9 Factors for Determining Cooperating Agency Status
Jurisdiction by Law (40 C.F.R. § ) Authority to approve (e.g., grant permits), veto or finance all or part of implementing the proposed action. Other Factors (Each determination should be made on a case-by-case basis considering all relevant information and factors. ): Do the agencies understand what cooperating agency status means and can they legally enter into an agreement to be a cooperating agency? Can the cooperating agency participate during scoping and/or throughout the preparation of the analysis and documentation as necessary and meet milestones established for completing the process? Can the cooperating agency, in a timely manner, aid in identifying significant environmental, eliminating minor issues from further study, identifying issues previously the subject of environmental review or study, identifying the proposed actions’ relationship to the objectives of regional, State and local land use plans, policies and controls? Can the cooperating agency assist in preparing portions of the review and analysis and resolving significant environmental issues to support scheduling and critical milestones? Can the cooperating agency provide resources to support scheduling and critical milestones such as: personnel, expertise, funding, models and databases, facilities, equipment and other services? Does the agency provide adequate lead-time for review and do the other agencies provide adequate time for review of documents, issues and analyses? Can the cooperating agency(s) accept the lead agency's final decisionmaking authority regarding the scope of the analysis, including authority to define the purpose and need for the proposed action? (e.g., unable or unwilling to develop information/analysis of alternatives they favor and disfavor?) Are the agency(s) able and willing to provide data and rationale underlying the analyses or assessment of alternatives? Does the agency release predecisional information (including working drafts) in a manner that undermines or circumvents the agreement to work cooperatively before publishing draft or final analyses and documents? (state law may require) Does the agency consistently misrepresent the process or the findings presented in the analysis and documentation?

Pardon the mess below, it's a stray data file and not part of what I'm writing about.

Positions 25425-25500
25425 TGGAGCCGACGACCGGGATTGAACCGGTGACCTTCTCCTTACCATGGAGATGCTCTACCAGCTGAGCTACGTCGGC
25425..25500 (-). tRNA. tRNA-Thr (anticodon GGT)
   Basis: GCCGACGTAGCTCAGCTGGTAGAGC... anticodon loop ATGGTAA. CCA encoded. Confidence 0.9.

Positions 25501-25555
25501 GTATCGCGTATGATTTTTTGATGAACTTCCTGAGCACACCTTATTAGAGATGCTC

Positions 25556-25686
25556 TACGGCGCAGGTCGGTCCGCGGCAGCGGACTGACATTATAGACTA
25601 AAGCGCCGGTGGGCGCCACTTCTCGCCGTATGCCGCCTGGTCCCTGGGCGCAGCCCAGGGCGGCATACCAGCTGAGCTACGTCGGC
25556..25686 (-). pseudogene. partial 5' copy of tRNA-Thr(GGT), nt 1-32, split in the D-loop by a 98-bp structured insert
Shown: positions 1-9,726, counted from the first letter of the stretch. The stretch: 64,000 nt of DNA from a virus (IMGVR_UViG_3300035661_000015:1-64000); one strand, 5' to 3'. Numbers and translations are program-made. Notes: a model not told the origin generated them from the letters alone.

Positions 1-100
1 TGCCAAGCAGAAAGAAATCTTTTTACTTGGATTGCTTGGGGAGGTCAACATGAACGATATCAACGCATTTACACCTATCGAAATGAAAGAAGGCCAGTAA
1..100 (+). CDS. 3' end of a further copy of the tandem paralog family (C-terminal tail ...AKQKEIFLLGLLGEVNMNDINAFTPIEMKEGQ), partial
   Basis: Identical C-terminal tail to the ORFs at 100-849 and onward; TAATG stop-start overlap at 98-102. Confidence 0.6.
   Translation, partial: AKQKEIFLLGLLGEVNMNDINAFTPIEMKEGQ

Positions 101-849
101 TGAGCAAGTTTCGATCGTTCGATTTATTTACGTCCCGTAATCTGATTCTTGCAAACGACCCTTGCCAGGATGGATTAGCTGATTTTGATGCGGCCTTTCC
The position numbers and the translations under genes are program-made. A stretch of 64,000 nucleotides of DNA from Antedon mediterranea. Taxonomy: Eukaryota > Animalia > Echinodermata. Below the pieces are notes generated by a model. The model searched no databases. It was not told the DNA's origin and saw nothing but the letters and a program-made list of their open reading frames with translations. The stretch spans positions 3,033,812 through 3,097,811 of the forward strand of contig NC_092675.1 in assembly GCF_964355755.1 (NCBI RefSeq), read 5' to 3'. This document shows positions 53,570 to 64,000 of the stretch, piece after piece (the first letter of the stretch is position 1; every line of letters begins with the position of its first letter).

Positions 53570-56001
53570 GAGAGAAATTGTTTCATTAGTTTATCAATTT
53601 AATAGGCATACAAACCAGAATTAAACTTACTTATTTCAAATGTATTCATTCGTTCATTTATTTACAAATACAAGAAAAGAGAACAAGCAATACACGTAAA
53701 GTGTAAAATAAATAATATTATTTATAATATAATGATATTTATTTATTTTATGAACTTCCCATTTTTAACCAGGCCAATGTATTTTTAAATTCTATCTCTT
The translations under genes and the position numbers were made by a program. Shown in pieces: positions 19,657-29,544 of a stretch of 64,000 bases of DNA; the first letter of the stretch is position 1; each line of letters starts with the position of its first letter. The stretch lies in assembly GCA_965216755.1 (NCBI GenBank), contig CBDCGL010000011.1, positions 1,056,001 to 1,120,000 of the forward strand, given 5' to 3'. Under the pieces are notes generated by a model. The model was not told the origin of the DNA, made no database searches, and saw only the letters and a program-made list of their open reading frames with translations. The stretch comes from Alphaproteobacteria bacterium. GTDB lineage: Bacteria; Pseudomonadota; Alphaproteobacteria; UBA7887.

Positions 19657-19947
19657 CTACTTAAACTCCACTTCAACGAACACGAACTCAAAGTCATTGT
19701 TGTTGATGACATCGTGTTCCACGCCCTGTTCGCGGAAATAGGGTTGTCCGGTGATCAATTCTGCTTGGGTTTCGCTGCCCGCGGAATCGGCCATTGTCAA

10 Factors for Determining Cooperating Agency Status
Special Expertise (40 C.F.R. § ) Experience regarding statutory responsibility, agency mission or related program expertise (more than an interest in a proposed action) - Expertise needed to help the lead agency meet a statutory responsibility - Expertise developed to carry out an agency mission - Related program expertise or experience - Expertise regarding the proposed actions’ relationship to the objectives of regional, State and local land use plans, policies and controls

11 Apply - after serious consideration
Becoming a cooperating agency requires a significant amount of time, resources, technical expertise, and funding. Local governments in other states caution against applying to become a cooperating agency on every possible EIS Chose the project EISs that you become involved in carefully and cautiously

12 Responsibilities of Cooperating Agencies
Participate in the NEPA process at the earliest time Participate in “Scoping” Develop information and prepare environmental analyses Provide staff support Normally use its own funds

13 A Memorandum of Understanding (MOU) with the Lead Agency
An MOU is not required under NEPA – options include an exchange of letters Is the local government entering into a binding legal agreement? Use MOU (or other document) because personnel and priorities change. Address: Roles and Responsibilities Expectations (timeliness; quality)

14 The Memorandum of Understanding
Include a mechanism for resolving disputes This mechanism could be as simple as a committee of representatives charged with reaching a consensus in the event of a deadlock. Consider including a provision for a 3rd party contractor and how to fund the cost of this contractor.

15 The Memorandum of Understanding
Consider including a provision for an independent facilitator. Use the MOU as an opportunity to agree upon non-partial/non-political scientists, biologists, etc. Local governments might offer to split the cost of these “sound scientists.” Develop lists of potential candidates

16 Benefits of Cooperating Agency Status
Establish a mechanism for addressing intergovernmental issues – a “seat at the table” that does not diminish or enhance authority Receive relevant information early in the analytical process. Apply available technical expertise and staff support. Avoid duplication with other federal, state, tribal, and local procedures. Foster intra and intergovernmental trust. Establish a relationship communities and Bureau of Land Management/Forest Service representatives.

17 Challenges of Cooperating Agency Status
Full disclosure can be frustrating – FOIA & Sunshine Laws Expectations are not always clearly outlined in the MOU Not always a clear understanding of NEPA and agency planning processes and local, State, and Tribal planning Effectiveness – involving the right people from the very beginning will save time and money in the end – dealing with changes in personnel Some local governments were rejected several times before they were finally accepted as a cooperating agency on a project. Do not give up and consider other options for increasing involvement.

18 For More Information Contact: Horst Greczmiel Associate Director
Council on Environmental Quality (202) / Visit the Council on Environmental Quality (CEQ) website at Visit NEPAnet website at: Citizens’ Guide to NEPA